Wendy Alexander/The Madera Tribune
Madera soccer player Yvette Zuniga, middle, and her family are all smiles after signing her National Letter of Intent on Feb. 16 to play soccer at Ursuline College in Ohio next year. With her are Guadalupe Chavez and Melany Velasquez.
For most soccer players, getting noticed on the field defensively is tough, but for Madera Coyote girls soccer player Yvette Zuniga, she was noticed and signed.
Zuniga officially signed her National Letter of Intent to play soccer at Ursuline College in the Madera High School cafeteria on Feb. 16 in front of family and friends.
“I’m excited about the adventure,” Zuniga said. “I didn’t want to think about it for a while. Now, I’m excited to explore different things. I’m just in Madera. I don’t go out much. I really don’t know what’s out there.”
“It’s a big deal for me,” Coyotes girls soccer head coach Cameron Hill said. “As a coach, you always want to see your players go on. It’s even more when you see the passion they have and to see them keep playing is an amazing feeling.”
Zuniga could be the first of three Madera Coyotes girls soccer players to sign her National Letter of Intent. Hill says he hopes to see Mia Alvarez and Brooke Gill sign in the next few weeks.
“Yvette was the centerpiece,” Hill said. “She was the center general for us this year and last year. Yvette has an ability to win the ball in the air. You don’t see it in the women’s game. She has a good physical presence. Yvette checks all those boxes of a defender.”
Ursuline College is a Div. II school in Pepper Pike, Ohio and went 7-8 2 overall last season and 7-6 in the Great Midwest Athletic Conference.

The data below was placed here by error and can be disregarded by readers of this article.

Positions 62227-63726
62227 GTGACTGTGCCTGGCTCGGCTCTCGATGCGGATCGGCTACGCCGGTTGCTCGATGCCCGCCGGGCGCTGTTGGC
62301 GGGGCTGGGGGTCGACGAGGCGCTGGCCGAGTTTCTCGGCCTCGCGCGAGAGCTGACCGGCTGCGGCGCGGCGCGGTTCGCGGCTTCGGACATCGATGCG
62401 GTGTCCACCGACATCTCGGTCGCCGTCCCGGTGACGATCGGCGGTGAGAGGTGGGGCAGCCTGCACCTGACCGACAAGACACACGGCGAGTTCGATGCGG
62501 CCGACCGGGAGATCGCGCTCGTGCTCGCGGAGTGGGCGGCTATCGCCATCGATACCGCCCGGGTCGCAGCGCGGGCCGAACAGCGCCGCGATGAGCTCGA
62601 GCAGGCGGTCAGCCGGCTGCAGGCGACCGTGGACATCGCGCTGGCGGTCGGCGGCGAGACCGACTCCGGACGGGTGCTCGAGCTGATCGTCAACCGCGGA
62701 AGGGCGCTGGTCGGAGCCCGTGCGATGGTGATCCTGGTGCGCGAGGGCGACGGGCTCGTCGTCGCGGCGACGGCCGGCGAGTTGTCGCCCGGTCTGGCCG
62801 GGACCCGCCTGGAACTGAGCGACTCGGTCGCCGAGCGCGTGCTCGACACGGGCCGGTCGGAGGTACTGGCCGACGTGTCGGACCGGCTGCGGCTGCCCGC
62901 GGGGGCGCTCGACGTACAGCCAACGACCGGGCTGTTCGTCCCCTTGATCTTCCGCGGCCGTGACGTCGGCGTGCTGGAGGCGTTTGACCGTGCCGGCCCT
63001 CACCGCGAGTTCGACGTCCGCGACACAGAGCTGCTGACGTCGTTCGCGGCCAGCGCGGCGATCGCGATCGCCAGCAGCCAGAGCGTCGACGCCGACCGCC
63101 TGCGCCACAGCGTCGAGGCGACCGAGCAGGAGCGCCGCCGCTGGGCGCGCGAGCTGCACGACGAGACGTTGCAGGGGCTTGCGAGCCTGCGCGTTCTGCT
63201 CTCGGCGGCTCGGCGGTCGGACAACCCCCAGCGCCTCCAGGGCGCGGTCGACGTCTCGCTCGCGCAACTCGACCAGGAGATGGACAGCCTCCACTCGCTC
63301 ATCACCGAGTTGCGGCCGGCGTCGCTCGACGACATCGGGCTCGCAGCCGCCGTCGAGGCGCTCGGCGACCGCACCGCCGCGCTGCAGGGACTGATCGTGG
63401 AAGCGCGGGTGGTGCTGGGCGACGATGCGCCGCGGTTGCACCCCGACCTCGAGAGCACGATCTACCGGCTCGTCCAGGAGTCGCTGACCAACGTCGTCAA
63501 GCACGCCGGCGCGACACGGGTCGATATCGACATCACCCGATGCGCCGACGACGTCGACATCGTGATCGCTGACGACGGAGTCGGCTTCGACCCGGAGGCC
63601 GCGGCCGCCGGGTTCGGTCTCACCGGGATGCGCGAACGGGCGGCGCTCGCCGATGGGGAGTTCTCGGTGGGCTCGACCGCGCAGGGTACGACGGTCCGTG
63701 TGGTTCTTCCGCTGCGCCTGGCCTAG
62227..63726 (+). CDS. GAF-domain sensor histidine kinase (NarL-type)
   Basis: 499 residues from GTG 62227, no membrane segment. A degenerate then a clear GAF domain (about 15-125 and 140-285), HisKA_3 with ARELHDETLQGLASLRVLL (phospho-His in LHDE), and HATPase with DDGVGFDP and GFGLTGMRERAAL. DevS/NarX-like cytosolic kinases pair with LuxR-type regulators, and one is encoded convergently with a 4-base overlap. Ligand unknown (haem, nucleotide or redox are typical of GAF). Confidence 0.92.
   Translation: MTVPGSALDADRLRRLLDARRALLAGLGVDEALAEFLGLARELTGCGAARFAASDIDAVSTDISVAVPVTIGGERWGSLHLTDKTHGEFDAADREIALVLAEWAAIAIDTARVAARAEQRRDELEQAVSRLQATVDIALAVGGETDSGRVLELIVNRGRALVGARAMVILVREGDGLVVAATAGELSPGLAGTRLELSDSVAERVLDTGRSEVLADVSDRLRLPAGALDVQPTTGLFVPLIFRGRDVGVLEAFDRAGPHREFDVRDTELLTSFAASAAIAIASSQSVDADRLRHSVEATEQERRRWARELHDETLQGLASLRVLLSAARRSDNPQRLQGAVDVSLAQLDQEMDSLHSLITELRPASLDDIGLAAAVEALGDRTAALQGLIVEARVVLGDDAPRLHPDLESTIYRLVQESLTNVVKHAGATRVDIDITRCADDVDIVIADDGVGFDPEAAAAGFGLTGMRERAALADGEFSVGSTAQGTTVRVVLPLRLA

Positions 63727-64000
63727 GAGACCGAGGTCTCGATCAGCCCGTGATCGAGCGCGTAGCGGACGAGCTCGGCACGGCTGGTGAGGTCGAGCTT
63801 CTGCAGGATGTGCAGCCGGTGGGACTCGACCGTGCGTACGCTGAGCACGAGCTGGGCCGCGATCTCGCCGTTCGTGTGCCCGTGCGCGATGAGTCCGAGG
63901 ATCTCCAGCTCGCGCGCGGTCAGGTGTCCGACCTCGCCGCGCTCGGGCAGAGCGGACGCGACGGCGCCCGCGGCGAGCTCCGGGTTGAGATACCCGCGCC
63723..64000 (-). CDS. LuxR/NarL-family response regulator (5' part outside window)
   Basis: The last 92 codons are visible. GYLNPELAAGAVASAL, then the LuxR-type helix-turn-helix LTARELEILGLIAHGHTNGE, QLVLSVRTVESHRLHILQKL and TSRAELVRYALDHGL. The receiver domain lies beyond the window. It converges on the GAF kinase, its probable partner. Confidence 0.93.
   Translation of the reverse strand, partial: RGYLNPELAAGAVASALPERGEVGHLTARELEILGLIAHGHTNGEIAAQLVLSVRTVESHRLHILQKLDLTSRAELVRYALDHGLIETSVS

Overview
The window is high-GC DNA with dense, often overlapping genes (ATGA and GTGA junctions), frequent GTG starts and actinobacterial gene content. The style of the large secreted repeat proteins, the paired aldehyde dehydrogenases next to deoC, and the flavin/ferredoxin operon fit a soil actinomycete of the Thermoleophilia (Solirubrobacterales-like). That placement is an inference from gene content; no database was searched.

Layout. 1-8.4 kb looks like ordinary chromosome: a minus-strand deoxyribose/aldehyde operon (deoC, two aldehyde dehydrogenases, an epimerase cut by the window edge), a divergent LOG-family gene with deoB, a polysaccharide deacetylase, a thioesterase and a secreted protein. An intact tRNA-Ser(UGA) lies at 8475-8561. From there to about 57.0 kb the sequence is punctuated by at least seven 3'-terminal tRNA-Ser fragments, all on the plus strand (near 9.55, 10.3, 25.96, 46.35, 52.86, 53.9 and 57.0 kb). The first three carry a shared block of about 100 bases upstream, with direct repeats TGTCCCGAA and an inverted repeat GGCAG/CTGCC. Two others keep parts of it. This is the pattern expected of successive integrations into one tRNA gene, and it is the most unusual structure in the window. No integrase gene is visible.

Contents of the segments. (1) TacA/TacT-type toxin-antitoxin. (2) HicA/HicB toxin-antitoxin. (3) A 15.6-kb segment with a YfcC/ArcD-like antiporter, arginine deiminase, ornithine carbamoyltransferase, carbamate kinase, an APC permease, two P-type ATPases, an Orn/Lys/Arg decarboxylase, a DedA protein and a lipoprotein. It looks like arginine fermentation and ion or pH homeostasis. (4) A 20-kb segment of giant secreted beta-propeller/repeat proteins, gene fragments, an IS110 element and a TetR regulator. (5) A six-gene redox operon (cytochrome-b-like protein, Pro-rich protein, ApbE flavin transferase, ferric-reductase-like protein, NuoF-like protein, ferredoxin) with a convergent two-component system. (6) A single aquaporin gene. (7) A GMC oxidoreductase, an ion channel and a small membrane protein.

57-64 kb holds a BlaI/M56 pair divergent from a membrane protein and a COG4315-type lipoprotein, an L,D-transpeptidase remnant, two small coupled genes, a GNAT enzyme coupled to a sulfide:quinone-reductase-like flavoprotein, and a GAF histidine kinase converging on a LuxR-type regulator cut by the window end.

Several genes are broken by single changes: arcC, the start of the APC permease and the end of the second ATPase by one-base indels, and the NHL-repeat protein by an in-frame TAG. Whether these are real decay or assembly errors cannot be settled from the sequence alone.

“I played for a travel team and we would go to these showcases,” Zuniga said. “At first, I was planning on playing soccer in college. Then, I thought I should concentrate on my studies. The last showcase I went to, I got an email from the coach. I didn’t think about it because they were halfway across the United States. They kept emailing me. I thought I should give it a try. I ended up setting up a call with the coach. It just worked out. He told me there would be scholarship opportunities and financial aid. I said why not. I don’t know how it would be if I didn’t try it. I went for a visit in Ohio the second week of January. I left just before a storm so I left right on time.”
However, before visiting Ursuline, Zuniga got cold feet. After hearing what was offered, Zuniga decided to take a visit.
“He sold me on the opportunity he was giving me,” Zuniga said. “I was supposed to go in October, but I freaked out. I have never been on a plane. I don’t know how it works. My mom had me going by myself. The day came and I didn’t go. The coach emailed and told me what they were offering. He explained how much they were helping me. I thought, this is crazy. I need to go.”
Zuniga, a center-back midfielder, will get the opportunity to play right away as a freshman as well as have her education taken care of by Ursuline.
“They explained every part of it,” Zuniga said. “They were paying tuition, room and board. My financial aid covers the other money. The only thing I would have to pay would be books. They saw me play holding mid. He didn’t tell me specifics, but he was impressed. He asked me what positions I played and they said they were in need of a center-back ASAP.
“I asked him if he starts freshmen. He said he doesn’t care about the grade you are in. If you can complete, you will play.”
Zuniga plans to major in nursing at Ursuline. Another reason for choosing Ursuline is the school has a partnership with the Cleveland Hospital, Zuniga said.
“I was good with just going to school,” she said. “I was close to backing out and just going to community college and playing there before going to a four-year school in California.”
In addition to Ursuline, Zuniga was interested in a school in Monterey, but they didn’t have a nursing program.
Zuniga’s mother is supportive of her signing with Ursuline, but Zuniga knows she is apprehensive about her going halfway across the country.
“My mom didn’t know how to react. She didn’t go to college, my dad didn’t go. I’m the first one and it’s halfway across the United States. She said okay. She’ll support me. I’m going to have to leave her one day, eventually. I would rather start being responsible and independent now.”
Now that Zuniga is signed, she is excited, but anxious about what lies ahead.
“It’s crazy,” she said. “I’m going to have to start over with new people and new environment. I’m not used to snow.”